Since it’s an off day for the Nashville Predators and thinking about a 333-to-1 playoff chance would only give me heartburn, why not think a little bit about the NHL draft? More specifically, let’s take a look at four facts about the history of the Nashville Predators in the NHL Draft that you might find surprising.
FOUR NHL DRAFT FACTS ABOUT THE NASHVILLE PREDATORS
David Poile’s first-round defensive picks aren’t as successful as you think.
Of the 13 first-round NHL draft picks in Nashville Predators history, five of them have been used to select defensemen. The first two of those – Dan Hamhuis with the 12th pick overall in 2001 and Ryan Suter with the 7th pick overall in 2003 – went on to become All-Stars. But the others haven’t worked out so well.
Ryan Parent (18th overall, 2005) was a bust, playing just 106 NHL games and none with the Nashville Predators. Jonathon Blum has bounced between the Milwaukee Admirals and the NHL the last three seasons and has struggled more the longer has has played with the Preds. And Ryan Ellis has played limited time with Nashville over the last two seasons, too small a sample to determine if he will make it long-term. That’s not very much first-round success for a team that is known for developing defensemen. With that said…
The best Nashville Predators defensemen are usually chosen later.
Though David Poile’s first-round picks haven’t always panned out, some of his best defensive picks have come later in the draft. Both Kevin Klein and Shea Weber were taken in the second round in 2003, and they’re still here after Ryan Suter bolted for wilder pastures. Weber’s budding Swiss defensive partner Roman Josi was taken in the second round in 2008. Cody Franson, who was traded to Toronto two seasons back, was chosen in the third round in 2005.
One defenseman Poile picked near the end of the draft played more NHL games than all these other later-round blueliners combined entering the 2013 NHL season. Poile chose the late Karlis Skrastins in the ninth round of the 1998 NHL Draft with the 230th overall pick. Skrastins played 832 NHL games for Nashville, Colorado, Florida, and Dallas before signing a contract with Lokomotiv Yaroslavl of the KHL for the 2011-12 season.
David Poile’s first-round forward selections are more successful than you think.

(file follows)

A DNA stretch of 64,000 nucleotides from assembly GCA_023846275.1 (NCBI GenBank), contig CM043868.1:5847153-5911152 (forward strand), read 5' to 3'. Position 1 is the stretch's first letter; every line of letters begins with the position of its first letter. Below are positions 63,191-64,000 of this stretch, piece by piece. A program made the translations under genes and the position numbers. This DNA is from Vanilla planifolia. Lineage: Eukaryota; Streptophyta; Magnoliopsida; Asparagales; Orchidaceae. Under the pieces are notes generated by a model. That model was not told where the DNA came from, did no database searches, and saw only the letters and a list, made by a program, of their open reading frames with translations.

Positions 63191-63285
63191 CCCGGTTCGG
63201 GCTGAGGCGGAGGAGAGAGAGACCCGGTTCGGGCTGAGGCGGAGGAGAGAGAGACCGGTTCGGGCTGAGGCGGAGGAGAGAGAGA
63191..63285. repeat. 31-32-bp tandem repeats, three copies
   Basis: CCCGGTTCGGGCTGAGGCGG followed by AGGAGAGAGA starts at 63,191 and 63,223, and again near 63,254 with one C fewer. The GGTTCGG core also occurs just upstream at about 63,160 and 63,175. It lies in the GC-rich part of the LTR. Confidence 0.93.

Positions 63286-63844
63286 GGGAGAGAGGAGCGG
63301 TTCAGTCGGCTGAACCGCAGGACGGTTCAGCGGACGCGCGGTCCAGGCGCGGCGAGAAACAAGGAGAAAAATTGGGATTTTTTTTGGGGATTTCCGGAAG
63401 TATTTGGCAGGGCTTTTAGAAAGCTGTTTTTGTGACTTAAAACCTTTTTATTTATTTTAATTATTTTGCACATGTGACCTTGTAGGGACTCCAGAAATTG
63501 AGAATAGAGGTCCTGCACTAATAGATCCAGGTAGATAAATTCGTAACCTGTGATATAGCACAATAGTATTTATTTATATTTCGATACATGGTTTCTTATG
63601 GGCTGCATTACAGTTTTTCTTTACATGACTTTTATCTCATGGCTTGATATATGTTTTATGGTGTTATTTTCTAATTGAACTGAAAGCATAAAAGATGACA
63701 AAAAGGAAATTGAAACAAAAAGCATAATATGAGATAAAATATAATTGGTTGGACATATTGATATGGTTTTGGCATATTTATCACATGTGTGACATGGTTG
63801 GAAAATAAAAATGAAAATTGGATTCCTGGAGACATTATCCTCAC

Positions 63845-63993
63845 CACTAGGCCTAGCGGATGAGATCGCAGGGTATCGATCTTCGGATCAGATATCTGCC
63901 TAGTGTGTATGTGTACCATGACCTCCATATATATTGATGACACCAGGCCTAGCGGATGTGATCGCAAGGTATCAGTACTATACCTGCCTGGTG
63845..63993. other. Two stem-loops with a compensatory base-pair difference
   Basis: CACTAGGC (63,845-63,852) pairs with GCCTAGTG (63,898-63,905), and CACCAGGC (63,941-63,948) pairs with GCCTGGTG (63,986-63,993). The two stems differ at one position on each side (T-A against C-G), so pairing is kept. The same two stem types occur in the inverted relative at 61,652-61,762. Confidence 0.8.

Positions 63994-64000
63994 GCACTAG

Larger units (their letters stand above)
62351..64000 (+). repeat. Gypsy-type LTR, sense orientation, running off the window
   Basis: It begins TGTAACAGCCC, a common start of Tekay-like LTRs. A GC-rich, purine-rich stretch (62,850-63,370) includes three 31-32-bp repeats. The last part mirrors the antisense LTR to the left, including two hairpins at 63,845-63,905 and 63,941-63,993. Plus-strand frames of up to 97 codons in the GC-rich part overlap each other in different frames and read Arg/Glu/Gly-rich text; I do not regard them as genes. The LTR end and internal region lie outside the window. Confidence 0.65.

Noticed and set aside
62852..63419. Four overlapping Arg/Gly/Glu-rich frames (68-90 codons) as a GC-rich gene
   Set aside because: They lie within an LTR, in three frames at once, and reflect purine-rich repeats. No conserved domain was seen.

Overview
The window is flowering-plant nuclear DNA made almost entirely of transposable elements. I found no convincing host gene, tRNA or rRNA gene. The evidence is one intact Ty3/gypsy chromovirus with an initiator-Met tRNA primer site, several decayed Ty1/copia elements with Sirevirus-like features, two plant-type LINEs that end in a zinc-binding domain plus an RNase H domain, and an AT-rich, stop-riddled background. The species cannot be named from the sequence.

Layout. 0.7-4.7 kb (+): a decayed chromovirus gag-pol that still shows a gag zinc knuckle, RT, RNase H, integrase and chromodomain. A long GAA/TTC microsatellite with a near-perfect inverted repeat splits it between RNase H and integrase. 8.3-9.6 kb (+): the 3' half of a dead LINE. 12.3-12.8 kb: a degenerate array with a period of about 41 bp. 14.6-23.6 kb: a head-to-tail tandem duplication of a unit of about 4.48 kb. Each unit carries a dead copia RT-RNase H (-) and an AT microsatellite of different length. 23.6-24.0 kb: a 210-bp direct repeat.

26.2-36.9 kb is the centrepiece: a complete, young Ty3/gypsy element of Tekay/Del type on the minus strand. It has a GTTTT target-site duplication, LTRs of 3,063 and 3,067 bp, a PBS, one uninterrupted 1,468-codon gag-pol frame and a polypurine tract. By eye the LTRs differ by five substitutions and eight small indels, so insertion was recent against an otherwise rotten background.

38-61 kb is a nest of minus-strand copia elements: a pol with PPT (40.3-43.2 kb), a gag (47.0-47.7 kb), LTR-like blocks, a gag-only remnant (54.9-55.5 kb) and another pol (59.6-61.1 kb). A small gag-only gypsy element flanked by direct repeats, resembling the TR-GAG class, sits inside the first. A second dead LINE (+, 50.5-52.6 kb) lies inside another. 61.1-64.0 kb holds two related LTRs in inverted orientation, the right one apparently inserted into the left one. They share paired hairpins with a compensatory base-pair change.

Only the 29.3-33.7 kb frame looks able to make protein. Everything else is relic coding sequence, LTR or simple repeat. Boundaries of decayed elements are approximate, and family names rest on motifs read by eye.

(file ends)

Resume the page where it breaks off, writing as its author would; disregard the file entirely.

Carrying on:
It’s probably hard to believe given the reputation the Nashville Predators have for a lack of scoring, but the team has chosen some pretty solid talent in the first round of the NHL draft over the years. Seven of Nashville’s picks have been used on forwards and five of them – David Legwand (2nd overall, 1998), Scott Hartnell (6th, 2000), Scottie Upshall (6th overall, 2002), and Colin Wilson (7th, 2008) – are NHL regulars today. Austin Watson (18th, 2010) just made his NHL debut a few games back, so there’s not enough data to know if he’s a success yet.
The only question mark on Poile’s history of drafting forwards in the first round is Alexander Radulov. He played 154 NHL games in two stints with the team. Nobody in the world doubts the guy’s talent, but it’s likely he is the number-one reason the Nashville Predators are so obsessed with “character” in their draft picks.
Picking goalies in the first round is a bad idea.
The Nashville Predators have selected two goalies with first-round picks in their 15-year history and neither has made an pimact at the NHL level. Goalie Brian Finley was taken sixth overall in 1999, just three picks behind Daniel and Henrik Sedin and ahead of future NHL All-Star skaters like Nick Boynton and Martin Havlat. In 2008 the team chose goalie Chet Pickard with the 18th overall pick, passing over current NHL skaters Luca Sbisa, Michael Del Zotto, and Jordan Eberle. Between them, Pickard and Finley have played exactly two games in net for the Nashville Predators.
The Preds have had much more success developing NHL goalie talent chosen later in the draft. Pekka Rinne was chosen in the eighth round, 258th overall, of the 2004 draft, and Anders Lindback was chosen in the seventh round, 207th overall, in 2008. But in the big scheme of things, the rule is that most of the Nashville Predators’ goalie picks never pan out in the NHL. Of the five goalies who have ever played at least 50 games in net for Nashville, only Pekka Rinne is a homegrown prospect.